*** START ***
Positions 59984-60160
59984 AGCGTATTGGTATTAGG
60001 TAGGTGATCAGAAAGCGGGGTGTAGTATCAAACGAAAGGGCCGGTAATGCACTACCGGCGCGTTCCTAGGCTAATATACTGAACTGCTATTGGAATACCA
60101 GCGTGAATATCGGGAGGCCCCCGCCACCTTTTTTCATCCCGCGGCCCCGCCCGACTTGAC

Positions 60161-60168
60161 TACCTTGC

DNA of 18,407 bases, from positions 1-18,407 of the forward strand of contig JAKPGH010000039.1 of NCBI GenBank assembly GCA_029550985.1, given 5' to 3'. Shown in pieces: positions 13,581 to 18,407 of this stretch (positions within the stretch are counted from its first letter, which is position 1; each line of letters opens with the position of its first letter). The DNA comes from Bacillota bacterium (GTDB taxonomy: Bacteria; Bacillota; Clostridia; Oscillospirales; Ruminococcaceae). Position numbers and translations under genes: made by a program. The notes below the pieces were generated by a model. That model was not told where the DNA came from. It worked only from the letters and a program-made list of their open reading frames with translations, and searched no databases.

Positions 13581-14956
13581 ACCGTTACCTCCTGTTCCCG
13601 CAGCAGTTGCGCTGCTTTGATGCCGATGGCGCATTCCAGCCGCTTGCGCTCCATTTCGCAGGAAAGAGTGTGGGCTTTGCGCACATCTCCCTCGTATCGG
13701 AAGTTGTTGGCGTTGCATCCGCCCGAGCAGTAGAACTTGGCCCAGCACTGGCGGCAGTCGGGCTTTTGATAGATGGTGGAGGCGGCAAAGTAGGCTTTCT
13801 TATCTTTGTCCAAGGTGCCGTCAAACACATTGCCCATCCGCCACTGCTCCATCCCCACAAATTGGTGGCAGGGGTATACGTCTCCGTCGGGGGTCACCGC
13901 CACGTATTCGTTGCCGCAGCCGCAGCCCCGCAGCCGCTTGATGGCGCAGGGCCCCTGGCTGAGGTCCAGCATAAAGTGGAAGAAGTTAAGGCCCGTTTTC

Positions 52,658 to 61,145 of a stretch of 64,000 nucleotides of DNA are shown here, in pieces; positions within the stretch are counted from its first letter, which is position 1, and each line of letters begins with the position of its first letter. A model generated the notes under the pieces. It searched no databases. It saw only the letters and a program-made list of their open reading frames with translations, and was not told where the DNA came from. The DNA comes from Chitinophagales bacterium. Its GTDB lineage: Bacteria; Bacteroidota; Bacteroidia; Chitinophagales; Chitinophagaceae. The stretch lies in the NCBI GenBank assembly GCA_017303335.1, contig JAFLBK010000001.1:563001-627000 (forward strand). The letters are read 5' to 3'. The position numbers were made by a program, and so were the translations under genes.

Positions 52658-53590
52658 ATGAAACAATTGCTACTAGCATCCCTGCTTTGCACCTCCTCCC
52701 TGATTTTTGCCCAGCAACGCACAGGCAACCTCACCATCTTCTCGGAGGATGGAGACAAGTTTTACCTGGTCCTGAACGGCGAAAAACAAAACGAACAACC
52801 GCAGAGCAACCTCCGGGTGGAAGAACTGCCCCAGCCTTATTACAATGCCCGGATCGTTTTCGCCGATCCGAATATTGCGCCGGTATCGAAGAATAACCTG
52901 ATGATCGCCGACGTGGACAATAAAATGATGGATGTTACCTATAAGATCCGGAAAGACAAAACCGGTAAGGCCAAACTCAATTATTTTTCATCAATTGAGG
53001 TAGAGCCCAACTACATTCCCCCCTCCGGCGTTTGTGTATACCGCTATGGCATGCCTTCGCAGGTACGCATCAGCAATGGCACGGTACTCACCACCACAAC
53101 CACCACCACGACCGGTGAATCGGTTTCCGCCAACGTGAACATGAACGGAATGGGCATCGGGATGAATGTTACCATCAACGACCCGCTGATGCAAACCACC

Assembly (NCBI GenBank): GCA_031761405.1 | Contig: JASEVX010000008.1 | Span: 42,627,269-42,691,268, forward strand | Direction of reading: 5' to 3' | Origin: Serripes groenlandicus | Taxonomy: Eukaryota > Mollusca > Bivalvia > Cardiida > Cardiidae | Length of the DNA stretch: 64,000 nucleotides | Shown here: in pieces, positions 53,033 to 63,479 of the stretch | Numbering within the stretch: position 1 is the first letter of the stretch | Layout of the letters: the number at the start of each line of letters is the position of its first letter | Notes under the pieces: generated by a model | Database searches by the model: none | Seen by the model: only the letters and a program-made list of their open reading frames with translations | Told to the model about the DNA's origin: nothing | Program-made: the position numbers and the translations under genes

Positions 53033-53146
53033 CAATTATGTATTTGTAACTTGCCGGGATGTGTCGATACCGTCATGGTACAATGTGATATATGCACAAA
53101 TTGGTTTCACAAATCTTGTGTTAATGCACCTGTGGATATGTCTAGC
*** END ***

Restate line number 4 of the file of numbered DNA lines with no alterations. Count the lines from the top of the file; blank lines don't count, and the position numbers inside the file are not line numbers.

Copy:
60101 GCGTGAATATCGGGAGGCCCCCGCCACCTTTTTTCATCCCGCGGCCCCGCCCGACTTGAC